A standard way of measuring statistical variability: standard deviation and the associated concepts of variance and degrees of freedom.
Author(s): Field Richard Dr;Horton J.,C. Dr

15.075 Applied Statistics (MIT)
This course is an introduction to applied statistics and data analysis. Topics include collecting and exploring data, basic inference, simple and multiple linear regression, analysis of variance, nonparametric methods, and statistical computing. It is not a course in mathematical statistics, but provides a balance between statistical theory and application. Prerequisites are calculus, probability, and linear algebra. We would like to acknowledge the contributions that Prof. Roy Welsch (MIT), Pro
Author(s): Newton, Elizabeth

2.57 Nano-to-Macro Transport Processes (MIT)
This course provides parallel treatments of photons, electrons, phonons, and molecules as energy carriers, aiming at fundamental understanding and descriptive tools for energy and heat transport processes from nanoscale continuously to macroscale. Topics include the energy levels, the statistical behavior and internal energy, energy transport in the forms of waves and particles, scattering and heat generation processes, Boltzmann equation and derivation of classical laws, deviation from classica
Author(s): Chen, Gang

17.874 Quantitative Research Methods: Multivariate (MIT)
This course is the second semester in the statistics sequence for political science and public policy offered in the Political Science Department at MIT. The intellectual thrust of the course is a presentation of statistical models for estimating causal effects of variables. The model of an effect is a conditional mean (though we might imagine other effect). The notion of causality is the effect of one variable on another holding all else constant.
Author(s): Ansolabehere, Stephen

6.041 Probabilistic Systems Analysis and Applied Probability (MIT)
This course is offered both to undergraduates (6.041) and graduates (6.431), but the assignments differ. 6.041/6.431 introduces students to the modeling, quantification, and analysis of uncertainty. Topics covered include: formulation and solution in sample space, random variables, transform techniques, simple random processes and their probability distributions, Markov processes, limit theorems, and elements of statistical inference.

20.109 Laboratory Fundamentals in Biological Engineering (MIT)
This course introduces experimental biochemical and molecular techniques from a quantitative engineering perspective. Rigorous quantitative data collection, statistical analysis, and conceptual understanding of instrumentation design and application form the underpinnings of this course. The four discovery based modules include DNA Engineering, Protein Engineering, Systems Engineering, and Biomaterials Engineering. Additional information is available on the course Wiki (hosted on OpenWetWare.) T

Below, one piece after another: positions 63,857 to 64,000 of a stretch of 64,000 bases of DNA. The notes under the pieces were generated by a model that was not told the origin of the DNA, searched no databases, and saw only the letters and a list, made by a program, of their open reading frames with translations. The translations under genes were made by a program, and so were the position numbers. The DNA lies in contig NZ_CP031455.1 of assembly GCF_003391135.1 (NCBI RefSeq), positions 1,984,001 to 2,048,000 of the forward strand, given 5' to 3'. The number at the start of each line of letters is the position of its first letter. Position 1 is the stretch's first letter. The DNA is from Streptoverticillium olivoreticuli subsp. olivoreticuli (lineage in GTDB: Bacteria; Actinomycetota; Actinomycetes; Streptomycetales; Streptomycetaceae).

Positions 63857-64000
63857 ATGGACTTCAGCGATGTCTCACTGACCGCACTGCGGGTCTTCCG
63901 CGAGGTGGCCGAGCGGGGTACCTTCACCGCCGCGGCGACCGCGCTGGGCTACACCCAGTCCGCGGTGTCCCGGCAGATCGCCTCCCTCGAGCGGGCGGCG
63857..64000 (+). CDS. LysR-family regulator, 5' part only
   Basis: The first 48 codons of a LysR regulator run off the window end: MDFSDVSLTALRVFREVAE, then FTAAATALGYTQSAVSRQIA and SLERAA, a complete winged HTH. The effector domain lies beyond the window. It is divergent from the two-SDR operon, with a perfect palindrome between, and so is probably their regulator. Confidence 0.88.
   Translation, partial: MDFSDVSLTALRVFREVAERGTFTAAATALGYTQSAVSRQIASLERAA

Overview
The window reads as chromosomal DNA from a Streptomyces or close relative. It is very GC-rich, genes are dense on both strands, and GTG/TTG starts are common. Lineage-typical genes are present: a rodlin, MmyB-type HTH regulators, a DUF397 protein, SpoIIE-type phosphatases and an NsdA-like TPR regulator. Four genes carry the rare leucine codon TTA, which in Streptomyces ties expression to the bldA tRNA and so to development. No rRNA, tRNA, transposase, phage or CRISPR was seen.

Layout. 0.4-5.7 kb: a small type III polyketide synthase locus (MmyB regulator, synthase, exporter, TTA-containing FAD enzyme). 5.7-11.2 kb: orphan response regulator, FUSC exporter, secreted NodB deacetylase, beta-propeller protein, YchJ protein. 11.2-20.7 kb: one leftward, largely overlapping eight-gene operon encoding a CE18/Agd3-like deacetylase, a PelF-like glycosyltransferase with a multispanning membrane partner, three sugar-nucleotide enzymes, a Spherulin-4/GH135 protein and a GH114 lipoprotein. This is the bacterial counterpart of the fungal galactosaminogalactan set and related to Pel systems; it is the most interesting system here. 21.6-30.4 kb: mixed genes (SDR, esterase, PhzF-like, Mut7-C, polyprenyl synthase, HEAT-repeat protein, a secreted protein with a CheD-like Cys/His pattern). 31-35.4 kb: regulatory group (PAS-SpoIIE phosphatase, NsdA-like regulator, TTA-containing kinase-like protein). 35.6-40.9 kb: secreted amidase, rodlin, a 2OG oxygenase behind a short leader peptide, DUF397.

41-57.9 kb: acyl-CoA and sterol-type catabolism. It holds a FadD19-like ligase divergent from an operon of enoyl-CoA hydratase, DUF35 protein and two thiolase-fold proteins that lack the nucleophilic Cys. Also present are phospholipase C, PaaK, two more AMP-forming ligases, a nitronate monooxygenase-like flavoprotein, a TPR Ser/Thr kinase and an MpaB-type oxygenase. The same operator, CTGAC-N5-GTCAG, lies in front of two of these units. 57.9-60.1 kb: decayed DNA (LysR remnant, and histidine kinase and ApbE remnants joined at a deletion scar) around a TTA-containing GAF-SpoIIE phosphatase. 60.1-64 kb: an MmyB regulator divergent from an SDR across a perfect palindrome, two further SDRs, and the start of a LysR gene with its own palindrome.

Author(s): Engelward, Bevin,Endy, Drew,Kuldell, Natalie,Lerne

For many towns and cities, an individual book of street maps called an A to Z has been produced. You can look up the name of a street in the index, and it will give you the page number of the map that contains the street, plus the grid reference square for the street. There are different conventions for these grid references. You may have met several of these.

8.044 Statistical Physics I (MIT)
This course offers an introduction to probability, statistical mechanics, and thermodynamics. Numerous examples are used to illustrate a wide variety of physical phenomena such as magnetism, polyatomic gases, thermal radiation, electrons in solids, and noise in electronic devices.
Author(s): Lee, Young

5.72 Statistical Mechanics (MIT)
This course discusses the principles and methods of statistical mechanics. Topics covered include classical and quantum statistics, grand ensembles, fluctuations, molecular distribution functions, other concepts in equilibrium statistical mechanics, and topics in thermodynamics and statistical mechanics of irreversible processes.
Author(s): Cao, Jianshu

Biodiversity Consortium : Measuring Ecological Diversity 3 : Measuring Abundance and Diversity
This package looks at how you measure ecological diversity at the regional level, and tackles more general questions relatinv to the various diversity indices and abundance models available. This package looks at species richness, relative abundance plots, diversity indices as well as covering such issues as sampling effort and the practical implications of using these statistical tests in applied ecology.
Author(s): Biodiversity Consortium / David Raffaelli and John

Biodiversity Consortium_KrugerWorld_ORP_1_raw_data
Raw data for a mammalian census of Kruger National Park, separated into habitat. Data can be uploaded to excel for statistical analysis. Also contains background information on biodiversity indices and models. Web pages which should run on any pc / mac / VLE with javascript enabled
Author(s): Biodiversity Consortium